Bypass costs GT&T US$2M in revenue over eight months

Over the last six to eight months, the Guyana Tele-phone and Telegraph company (GT&T) has lost appropriately US$2 million in revenue through international calls that have bypassed the company’s network, Chief Financial Officer Yog Mahadeo says.

In a recent interview with this newspaper, Mahadeo said this problem has been in existence for some time, but stated that there has been an increase in this activity over the last 18 months. He said this activity has not only robbed GT&T of substantial revenue but also the nation, since whenever GT&T loses revenue the country also suffers since lower taxes are paid.

What is telephone
bypass?

According to the Chief Financial Officer “telephone bypass” refers to  international calls that are made in and out of Guyana which do not go through the GT&T network. Currently GT&T has the licence for all international telephone traffic. Mahadeo explained that under normal circumstances, someone overseas who is making a call to Guyana would dial 592, which their local phone networks would then transfer to the GT&T switch in Guyana.  At this end, Mahadeo explained, the calls are transferred to a GT&T landline or GT&T or Digicel mobile phone.

But he said that while outgoing calls which bypass the GT&T switch are an issue, it is not nearly as big a problem as the incoming calls that bypass the network. This, he explained, is predominantly an issue with calls coming from the USA and Canada.

Mahadeo said bypass occurs because of some degree of selfishness by the giant phone companies in the USA and Canada, who do not care about the revenue lost by GT&T. He said that these large companies may give phone minutes to an illegitimate bottom-house operator in North America. Calls can then be made to Guyana via these illegal operators. According to him, this bottom-house operator instead of sending the call through the GT&T network routes it directly to another illegal bottom-house operator in Guyana.  Such an operator, he explained, has a bank of SIM cards which these operators use to send these calls out directly to a telephone numbers. Since these individuals do not have the capacity of the GT&T network they are forced to compress the voice and this results in telephone calls of “horrible quality”. Mahadeo said that when this happens, GT&T is unfairly blamed for the poor quality of these calls which do not pass through its network.  He said that another sign that an international call has bypassed the local network is when a telephone user receives an international call which bears a local cell phone number.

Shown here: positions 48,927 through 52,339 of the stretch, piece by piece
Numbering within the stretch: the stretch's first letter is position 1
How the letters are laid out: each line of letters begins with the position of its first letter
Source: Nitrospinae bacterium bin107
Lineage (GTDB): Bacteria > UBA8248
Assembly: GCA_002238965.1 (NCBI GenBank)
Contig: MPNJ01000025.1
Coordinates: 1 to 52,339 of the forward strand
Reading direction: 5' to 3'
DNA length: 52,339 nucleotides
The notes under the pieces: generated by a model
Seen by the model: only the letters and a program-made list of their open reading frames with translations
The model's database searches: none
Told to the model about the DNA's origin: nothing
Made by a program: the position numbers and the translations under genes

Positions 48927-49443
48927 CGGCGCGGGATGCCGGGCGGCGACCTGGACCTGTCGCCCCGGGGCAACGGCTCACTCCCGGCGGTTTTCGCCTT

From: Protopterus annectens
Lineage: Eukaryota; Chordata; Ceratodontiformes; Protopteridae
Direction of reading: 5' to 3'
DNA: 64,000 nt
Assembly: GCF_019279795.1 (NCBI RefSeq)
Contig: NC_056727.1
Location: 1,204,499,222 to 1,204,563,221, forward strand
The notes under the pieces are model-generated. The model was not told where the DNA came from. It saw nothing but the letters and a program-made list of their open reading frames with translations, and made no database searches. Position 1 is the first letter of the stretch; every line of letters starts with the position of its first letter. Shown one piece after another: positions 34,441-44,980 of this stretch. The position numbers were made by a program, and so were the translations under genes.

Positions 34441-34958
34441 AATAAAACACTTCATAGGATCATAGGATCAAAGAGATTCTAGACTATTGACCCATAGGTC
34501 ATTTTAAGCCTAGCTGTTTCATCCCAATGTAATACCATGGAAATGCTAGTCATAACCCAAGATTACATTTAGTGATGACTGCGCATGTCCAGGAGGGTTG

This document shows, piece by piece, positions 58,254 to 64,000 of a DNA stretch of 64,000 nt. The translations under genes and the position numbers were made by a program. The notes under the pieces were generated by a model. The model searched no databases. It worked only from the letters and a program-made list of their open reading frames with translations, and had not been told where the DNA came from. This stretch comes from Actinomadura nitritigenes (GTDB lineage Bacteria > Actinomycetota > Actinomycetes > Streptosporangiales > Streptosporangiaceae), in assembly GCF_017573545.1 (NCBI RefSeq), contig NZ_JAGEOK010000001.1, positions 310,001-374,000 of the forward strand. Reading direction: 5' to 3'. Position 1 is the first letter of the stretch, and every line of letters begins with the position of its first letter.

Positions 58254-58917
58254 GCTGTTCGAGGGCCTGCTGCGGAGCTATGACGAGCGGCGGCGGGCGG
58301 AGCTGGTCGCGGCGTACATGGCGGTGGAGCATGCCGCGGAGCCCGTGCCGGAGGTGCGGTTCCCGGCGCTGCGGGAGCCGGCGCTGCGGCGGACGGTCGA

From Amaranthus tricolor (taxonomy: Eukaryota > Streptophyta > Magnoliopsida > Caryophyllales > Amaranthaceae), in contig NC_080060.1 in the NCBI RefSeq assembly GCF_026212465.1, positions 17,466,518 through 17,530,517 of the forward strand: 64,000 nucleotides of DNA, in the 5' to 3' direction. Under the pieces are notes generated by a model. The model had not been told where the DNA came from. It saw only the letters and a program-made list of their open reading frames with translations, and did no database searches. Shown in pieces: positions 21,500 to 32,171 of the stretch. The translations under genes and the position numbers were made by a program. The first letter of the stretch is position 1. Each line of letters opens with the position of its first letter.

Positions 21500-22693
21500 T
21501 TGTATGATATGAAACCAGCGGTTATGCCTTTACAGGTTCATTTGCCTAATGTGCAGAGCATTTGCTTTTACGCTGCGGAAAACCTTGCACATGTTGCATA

Although bypass is common in other territories in the region, Mahadeo said that he was convinced that Guyana was the territory most badly hit by this phenomenon. He made this assessment was based on the significant number of Guyanese who reside in North America, many of whom contact relatives in Guyana frequently.

In an effort to counteract the problem of bypass, Mahadeo said, the ‘Call Home Guyana’ card was launched. This, he said, is a legitimate and cheaper means by which persons overseas can call Guyana. He also said that good quality calls are also assured if these cards are used.

Additionally, Mahadeo said that the company has approached the government for assistance. Further, the local phone company has contacted US and Canada-based telephone companies and according to him, these companies are trying to address the problem as well.  

However, the Chief Financial Officer emphasised that the citizens are essential in curbing the problem of bypass. He urged anyone who receives an international call from a local cell phone number, to report it to the phone company.  Further, if a caller receives an overseas call of poor quality, this should be reported as well.

Meanwhile, Mahadeo said that so far whenever the company discovers illegal operators it takes appropriate actions against them. However, he said that it was not always easy to find these persons. The Chief Financial Officer emphasised that the company was very serious in addressing the problem even though certain elements of control the issue was out of its hands.
– customers urged to report irregularities

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